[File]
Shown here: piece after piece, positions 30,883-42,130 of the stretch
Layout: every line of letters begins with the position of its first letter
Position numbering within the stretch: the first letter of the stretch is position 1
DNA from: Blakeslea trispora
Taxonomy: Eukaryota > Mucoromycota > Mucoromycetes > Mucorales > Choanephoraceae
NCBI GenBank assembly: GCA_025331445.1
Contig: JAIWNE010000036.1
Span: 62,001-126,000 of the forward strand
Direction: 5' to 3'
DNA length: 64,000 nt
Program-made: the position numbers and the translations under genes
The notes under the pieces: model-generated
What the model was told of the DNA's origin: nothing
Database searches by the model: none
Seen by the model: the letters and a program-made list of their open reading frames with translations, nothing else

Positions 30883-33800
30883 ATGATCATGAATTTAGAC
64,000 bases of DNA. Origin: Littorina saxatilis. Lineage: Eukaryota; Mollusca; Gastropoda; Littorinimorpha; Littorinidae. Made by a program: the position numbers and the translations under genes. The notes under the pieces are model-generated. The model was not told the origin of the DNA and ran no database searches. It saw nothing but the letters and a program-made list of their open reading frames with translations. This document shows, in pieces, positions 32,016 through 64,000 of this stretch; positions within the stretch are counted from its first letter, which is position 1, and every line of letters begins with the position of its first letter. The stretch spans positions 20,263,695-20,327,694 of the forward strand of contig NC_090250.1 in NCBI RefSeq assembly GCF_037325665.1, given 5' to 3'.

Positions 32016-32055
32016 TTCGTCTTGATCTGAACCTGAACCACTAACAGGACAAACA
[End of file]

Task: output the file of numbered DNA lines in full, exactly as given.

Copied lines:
Shown here: piece after piece, positions 30,883-42,130 of the stretch
Layout: every line of letters begins with the position of its first letter
Position numbering within the stretch: the first letter of the stretch is position 1
DNA from: Blakeslea trispora
Taxonomy: Eukaryota > Mucoromycota > Mucoromycetes > Mucorales > Choanephoraceae
NCBI GenBank assembly: GCA_025331445.1
Contig: JAIWNE010000036.1
Span: 62,001-126,000 of the forward strand
Direction: 5' to 3'
DNA length: 64,000 nt
Program-made: the position numbers and the translations under genes
The notes under the pieces: model-generated
What the model was told of the DNA's origin: nothing
Database searches by the model: none
Seen by the model: the letters and a program-made list of their open reading frames with translations, nothing else

Positions 30883-33800
30883 ATGATCATGAATTTAGAC
64,000 bases of DNA. Origin: Littorina saxatilis. Lineage: Eukaryota; Mollusca; Gastropoda; Littorinimorpha; Littorinidae. Made by a program: the position numbers and the translations under genes. The notes under the pieces are model-generated. The model was not told the origin of the DNA and ran no database searches. It saw nothing but the letters and a program-made list of their open reading frames with translations. This document shows, in pieces, positions 32,016 through 64,000 of this stretch; positions within the stretch are counted from its first letter, which is position 1, and every line of letters begins with the position of its first letter. The stretch spans positions 20,263,695-20,327,694 of the forward strand of contig NC_090250.1 in NCBI RefSeq assembly GCF_037325665.1, given 5' to 3'.

Positions 32016-32055
32016 TTCGTCTTGATCTGAACCTGAACCACTAACAGGACAAACA